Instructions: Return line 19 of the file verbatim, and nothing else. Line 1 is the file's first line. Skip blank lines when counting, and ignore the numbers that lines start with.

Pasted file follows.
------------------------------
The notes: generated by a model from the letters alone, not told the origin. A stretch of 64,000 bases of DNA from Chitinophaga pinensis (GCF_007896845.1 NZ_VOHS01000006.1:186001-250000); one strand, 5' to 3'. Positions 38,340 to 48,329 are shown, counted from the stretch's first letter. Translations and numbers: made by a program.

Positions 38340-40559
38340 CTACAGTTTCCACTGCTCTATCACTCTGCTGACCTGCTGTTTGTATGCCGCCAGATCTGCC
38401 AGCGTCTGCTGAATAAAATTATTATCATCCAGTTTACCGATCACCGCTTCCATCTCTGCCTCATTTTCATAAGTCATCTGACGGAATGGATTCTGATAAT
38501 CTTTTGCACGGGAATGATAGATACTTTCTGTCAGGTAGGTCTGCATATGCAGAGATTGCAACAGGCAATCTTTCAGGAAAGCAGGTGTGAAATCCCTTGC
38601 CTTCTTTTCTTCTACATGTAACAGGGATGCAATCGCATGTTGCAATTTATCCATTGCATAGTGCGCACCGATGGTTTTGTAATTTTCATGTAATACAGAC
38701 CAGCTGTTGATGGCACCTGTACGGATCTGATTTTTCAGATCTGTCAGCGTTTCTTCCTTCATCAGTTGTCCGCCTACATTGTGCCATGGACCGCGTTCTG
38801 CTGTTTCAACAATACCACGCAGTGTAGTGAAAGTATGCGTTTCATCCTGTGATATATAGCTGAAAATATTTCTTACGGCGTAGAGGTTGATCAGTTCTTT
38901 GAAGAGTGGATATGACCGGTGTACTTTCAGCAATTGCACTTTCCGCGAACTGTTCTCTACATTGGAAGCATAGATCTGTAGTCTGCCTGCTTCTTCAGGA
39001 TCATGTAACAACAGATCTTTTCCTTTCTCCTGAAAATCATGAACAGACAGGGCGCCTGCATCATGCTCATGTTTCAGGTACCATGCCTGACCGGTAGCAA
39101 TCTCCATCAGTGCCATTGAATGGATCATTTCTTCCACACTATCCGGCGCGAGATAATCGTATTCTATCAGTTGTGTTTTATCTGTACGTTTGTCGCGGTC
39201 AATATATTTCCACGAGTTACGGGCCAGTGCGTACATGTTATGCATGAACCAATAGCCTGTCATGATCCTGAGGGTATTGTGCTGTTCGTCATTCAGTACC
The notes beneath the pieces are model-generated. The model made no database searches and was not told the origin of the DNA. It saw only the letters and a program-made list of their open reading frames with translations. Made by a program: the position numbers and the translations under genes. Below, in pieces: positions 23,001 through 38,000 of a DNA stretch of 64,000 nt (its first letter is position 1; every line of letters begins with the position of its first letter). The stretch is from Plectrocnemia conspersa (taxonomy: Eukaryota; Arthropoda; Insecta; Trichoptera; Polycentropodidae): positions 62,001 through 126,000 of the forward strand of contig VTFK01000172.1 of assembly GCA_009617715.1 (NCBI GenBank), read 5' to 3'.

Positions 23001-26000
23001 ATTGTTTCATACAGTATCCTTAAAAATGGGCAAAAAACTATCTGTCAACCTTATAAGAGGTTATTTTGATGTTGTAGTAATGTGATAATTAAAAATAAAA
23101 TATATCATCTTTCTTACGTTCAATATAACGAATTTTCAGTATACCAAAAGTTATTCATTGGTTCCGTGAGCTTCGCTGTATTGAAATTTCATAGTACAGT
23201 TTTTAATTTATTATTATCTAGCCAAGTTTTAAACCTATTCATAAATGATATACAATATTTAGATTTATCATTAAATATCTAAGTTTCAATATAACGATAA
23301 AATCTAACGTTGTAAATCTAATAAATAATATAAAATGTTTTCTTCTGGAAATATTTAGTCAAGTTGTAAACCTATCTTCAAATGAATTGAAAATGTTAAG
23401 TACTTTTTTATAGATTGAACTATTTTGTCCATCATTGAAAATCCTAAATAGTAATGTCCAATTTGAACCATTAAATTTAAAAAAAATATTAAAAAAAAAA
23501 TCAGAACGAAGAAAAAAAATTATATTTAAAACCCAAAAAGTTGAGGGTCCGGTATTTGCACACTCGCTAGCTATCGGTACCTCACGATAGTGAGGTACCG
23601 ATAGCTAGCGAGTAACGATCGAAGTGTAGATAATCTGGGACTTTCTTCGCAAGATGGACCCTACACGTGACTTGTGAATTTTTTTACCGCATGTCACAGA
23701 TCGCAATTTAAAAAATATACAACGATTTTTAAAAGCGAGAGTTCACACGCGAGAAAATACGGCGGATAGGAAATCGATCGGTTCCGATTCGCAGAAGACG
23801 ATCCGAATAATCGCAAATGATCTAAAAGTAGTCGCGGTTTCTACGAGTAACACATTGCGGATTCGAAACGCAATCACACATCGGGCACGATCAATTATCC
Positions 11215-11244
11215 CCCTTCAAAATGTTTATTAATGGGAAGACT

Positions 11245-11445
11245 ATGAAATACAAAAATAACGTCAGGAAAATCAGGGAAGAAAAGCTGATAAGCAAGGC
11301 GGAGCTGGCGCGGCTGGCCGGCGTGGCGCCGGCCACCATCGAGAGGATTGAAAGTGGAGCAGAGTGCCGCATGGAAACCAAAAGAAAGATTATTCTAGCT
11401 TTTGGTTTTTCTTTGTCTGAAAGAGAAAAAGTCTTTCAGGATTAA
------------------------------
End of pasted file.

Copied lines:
23401 TACTTTTTTATAGATTGAACTATTTTGTCCATCATTGAAAATCCTAAATAGTAATGTCCAATTTGAACCATTAAATTTAAAAAAAATATTAAAAAAAAAA